Finally and most importantly, science supporting ID continues to move forward. Several areas of research have seen groundbreaking progress, including work by the Evolutionary Informatics Lab (using computer models to test Darwinian evolution) and Biologic Institute (exploring evidence for ID in biology). To date, there are more than eighty peer-reviewed articles supportive of intelligent design, with over fifty of them published post-Dover.

BWAHAHAHAHAHA! The Evolutionary Informatics Lab was an intelligent design shop that existed for a short time at Baylor University during Intelligent Design’s Brief Shining Moment. It now exists as a website. Wikipedia has a write-up on it: Evolutionary Informatics Lab. As for Biologic Institute, that’s a division of the Discovery Institute, and its articles are “peer-reviewed” by Discoveroids.

Then there’s a huge quote from Casey, praising all of those “peer-reviewed articles.” We’ll skip that. The Discoveroid post ends with this:

Given how quickly ID scholarship is moving forward in so many areas — science, public policy, and culture — we can only anticipate how much stronger ID will be twenty years after Dover.

We’re all looking forward to that. And we’re also looking forward to the next nine installments in the Discoveroids’ Kitzmas series.

Copyright © 2015. The Sensuous Curmudgeon. All rights reserved.

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20 responses to “Discovery Institute Prepares for Kitzmas

  1. michaelfugate

    Funny how he doesn’t mention what that ground-breaking “science” is. The pseudo-predictions of Meyer can’t make ID science and many hilariously equate “the designer” with the Christian God.

    The quote looks good – I added some onto the end from the original…

    It’s over for the Discovery Institute. Turn out the lights. The fat lady has sung. The emperor of ID has no clothes. The bluff is over. Oh sure, they’ll continue to pump out the blather. They’ll find more funding, at least for a while, from some committed ideologue or another. But no one with any objectivity will take them seriously any longer as scientists. They had their fair chance, and they blew it.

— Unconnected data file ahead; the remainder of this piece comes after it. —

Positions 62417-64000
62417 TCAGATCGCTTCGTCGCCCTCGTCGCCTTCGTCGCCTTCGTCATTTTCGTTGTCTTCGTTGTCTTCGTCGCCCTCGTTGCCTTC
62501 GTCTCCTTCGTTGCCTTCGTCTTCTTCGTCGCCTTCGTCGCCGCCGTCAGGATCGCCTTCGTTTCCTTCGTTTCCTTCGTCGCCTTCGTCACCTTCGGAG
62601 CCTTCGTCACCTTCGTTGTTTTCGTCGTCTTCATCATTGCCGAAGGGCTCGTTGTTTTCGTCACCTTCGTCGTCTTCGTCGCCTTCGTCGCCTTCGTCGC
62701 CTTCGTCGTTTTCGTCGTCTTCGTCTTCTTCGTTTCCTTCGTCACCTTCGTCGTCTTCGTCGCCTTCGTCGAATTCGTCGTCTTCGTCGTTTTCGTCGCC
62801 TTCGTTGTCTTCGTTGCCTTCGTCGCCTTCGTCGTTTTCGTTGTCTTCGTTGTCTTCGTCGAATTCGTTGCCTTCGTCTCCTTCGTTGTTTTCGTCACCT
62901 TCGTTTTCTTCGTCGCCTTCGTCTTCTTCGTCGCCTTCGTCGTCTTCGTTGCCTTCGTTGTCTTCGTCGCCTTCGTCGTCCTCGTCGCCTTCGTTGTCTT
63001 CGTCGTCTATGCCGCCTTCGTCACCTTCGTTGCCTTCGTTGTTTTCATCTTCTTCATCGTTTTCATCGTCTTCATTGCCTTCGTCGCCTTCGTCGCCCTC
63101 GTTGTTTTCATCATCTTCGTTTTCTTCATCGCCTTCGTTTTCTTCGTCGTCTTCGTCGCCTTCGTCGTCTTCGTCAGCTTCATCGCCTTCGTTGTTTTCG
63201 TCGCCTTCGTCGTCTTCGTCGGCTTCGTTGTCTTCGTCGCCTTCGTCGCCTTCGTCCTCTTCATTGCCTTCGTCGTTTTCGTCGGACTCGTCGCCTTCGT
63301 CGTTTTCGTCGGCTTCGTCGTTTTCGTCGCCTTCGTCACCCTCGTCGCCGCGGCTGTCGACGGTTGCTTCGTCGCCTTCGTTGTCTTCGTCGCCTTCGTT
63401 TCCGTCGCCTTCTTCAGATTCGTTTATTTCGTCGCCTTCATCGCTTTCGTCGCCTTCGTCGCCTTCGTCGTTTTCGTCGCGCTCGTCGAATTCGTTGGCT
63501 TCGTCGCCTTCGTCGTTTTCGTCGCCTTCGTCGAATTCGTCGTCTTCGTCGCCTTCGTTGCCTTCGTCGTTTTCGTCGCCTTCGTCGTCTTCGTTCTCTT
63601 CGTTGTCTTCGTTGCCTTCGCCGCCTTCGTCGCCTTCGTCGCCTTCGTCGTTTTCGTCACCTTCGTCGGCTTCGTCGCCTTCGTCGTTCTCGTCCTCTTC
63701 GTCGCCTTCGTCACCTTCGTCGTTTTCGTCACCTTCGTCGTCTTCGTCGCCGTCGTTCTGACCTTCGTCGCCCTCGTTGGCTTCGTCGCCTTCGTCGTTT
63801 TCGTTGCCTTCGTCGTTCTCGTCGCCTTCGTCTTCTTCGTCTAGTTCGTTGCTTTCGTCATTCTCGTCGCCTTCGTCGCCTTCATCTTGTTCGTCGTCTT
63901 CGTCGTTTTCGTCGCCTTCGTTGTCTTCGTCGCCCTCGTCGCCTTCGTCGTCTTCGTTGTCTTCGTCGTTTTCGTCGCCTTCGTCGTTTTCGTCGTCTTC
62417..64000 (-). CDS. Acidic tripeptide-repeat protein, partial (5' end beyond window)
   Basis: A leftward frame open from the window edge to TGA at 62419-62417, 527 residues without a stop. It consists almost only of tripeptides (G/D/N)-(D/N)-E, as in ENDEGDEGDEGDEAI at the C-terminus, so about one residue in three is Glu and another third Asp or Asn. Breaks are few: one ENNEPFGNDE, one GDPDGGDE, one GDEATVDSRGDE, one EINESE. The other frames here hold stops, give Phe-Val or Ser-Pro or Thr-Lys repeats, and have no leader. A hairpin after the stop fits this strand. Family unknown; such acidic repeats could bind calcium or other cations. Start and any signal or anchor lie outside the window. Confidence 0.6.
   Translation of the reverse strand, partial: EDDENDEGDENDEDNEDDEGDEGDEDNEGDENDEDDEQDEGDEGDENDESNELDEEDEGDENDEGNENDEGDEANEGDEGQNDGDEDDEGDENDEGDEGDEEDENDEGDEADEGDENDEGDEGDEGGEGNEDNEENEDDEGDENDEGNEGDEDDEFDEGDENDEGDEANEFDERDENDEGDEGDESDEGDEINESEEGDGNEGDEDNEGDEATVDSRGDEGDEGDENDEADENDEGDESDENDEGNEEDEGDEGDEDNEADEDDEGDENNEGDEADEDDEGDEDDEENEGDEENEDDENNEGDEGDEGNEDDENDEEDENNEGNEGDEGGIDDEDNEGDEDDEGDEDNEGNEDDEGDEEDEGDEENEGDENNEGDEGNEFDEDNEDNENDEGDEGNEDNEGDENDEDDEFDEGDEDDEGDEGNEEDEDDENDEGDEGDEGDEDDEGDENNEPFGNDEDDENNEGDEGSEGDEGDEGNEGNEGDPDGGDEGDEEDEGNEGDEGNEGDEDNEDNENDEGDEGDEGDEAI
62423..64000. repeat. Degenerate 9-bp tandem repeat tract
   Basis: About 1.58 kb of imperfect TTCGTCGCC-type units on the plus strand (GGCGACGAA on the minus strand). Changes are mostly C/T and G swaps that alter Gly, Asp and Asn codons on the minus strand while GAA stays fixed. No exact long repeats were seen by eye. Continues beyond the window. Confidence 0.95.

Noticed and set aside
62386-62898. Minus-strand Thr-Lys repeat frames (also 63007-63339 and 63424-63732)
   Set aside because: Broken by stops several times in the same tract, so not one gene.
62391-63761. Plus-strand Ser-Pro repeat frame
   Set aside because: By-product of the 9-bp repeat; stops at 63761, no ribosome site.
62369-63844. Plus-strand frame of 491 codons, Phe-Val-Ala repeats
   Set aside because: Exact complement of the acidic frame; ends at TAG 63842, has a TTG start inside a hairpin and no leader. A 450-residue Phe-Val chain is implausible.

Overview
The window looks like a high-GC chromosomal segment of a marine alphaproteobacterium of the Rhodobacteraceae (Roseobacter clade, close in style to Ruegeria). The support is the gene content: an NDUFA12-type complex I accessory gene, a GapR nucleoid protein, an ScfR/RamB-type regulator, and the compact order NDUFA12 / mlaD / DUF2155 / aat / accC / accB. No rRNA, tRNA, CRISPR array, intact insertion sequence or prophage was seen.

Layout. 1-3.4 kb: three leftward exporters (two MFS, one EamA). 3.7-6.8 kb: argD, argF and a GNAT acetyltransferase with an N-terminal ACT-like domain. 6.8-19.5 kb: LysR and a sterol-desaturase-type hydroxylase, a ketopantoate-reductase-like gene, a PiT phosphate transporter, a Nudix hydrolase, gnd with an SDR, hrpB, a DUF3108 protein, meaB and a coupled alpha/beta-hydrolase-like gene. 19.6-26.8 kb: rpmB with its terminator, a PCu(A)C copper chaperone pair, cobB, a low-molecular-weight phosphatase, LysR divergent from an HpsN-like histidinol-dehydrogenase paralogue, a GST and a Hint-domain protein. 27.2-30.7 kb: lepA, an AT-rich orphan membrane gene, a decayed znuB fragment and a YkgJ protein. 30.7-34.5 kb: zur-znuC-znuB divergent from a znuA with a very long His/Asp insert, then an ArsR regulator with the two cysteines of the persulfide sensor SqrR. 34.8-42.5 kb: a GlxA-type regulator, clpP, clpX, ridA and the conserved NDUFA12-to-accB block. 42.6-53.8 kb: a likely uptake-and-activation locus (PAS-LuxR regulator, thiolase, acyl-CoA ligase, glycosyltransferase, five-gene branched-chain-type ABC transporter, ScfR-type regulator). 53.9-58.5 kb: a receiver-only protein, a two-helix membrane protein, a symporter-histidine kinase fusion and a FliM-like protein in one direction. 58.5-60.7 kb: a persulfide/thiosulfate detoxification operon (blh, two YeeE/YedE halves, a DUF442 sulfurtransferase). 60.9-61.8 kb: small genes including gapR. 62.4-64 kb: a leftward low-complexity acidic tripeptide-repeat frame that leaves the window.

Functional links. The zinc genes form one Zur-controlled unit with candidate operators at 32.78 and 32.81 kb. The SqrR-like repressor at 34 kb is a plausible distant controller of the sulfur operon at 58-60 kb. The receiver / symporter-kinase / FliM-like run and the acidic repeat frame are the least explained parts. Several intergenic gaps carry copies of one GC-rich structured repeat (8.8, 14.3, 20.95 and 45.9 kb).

And in the end, they couldn’t have done anything else. Because there is no science to ID; it’s just polemics. And now that’s been settled in Federal Court.

  2. Casey gloats:

    Currently, ten states have science standards, laws, or other provisions that support the rights of teachers and/or students to critically analyze evolution: Minnesota, Missouri, Mississippi, New Mexico, Pennsylvania, South Carolina, Alabama, Tennessee, Louisiana, and Texas. Louisiana passed its academic freedom policy, the Louisiana Science Education Act, in 2008. Tennessee followed in 2012. Neither of these policies has been challenged in court.

    Yet.

    As for “critically analyzing” evolution, that’s basically a euphemism for peddling creationism as a superior alternative, a view held by no credible scientist. (Ben Carson doesn’t count; as Leonard McCoy might put it, he’s a doctor, not a scientist.) Whenever someone critically analyzes creationism, it comes off looking like the cartoon it is—and creationists cry foul.

  3. Barbara Forrest

    Yes, the ID movement is going great guns. William Dembski, the Discovery Institute’s chief intellectual, who devoted almost half his life to the cause, just quit.

  4. But what we don’t know, Barbara, is whether Dembski will take his design filter with him. If he does, the Discoveroids won’t be able to determine if anything is designed.

  5. Reminds me of the heady days when the “Big Bang” institute fought with the Steady State lobby to resolve whether the “Big Bang” theory could be taught in schools. Or the endless court challenges that finally resolved the issue of continental drift. It’s a good thing those theories had lawyers and politicians on their side, or they never would have been accepted.

    Someone should sue for the right to teach that Pluto is the ninth planet in high school science class. Someone should stand up to the experts.

  6. Discoverrhoid Sarah Chaffee:
    “The Kitzmiller v. Dover decision has been the subject of much media attention and many misinterpretations from pro-Darwin lobby groups.”

    Pro-Darwin lobby groups: 99.9% of the scientists in the biological sciences.
    Some lobby.

  7. Just a couple of the goals from the Wedge Document within 5 years (by 2003):

    •Ten CRSC Fellows teaching at major universities
    •Two universities where design theory has become the dominant view

    Oops!

  8. This is wonderful! As part of their annual War on Kitzmas™, the Discoveroids are turning their blog into a countdown Advent Calendar!

    Already their Seattle offices are ringing with the sound of Anti-Ktizmas carols, viz.:

    Wreck the net with blogs of folly!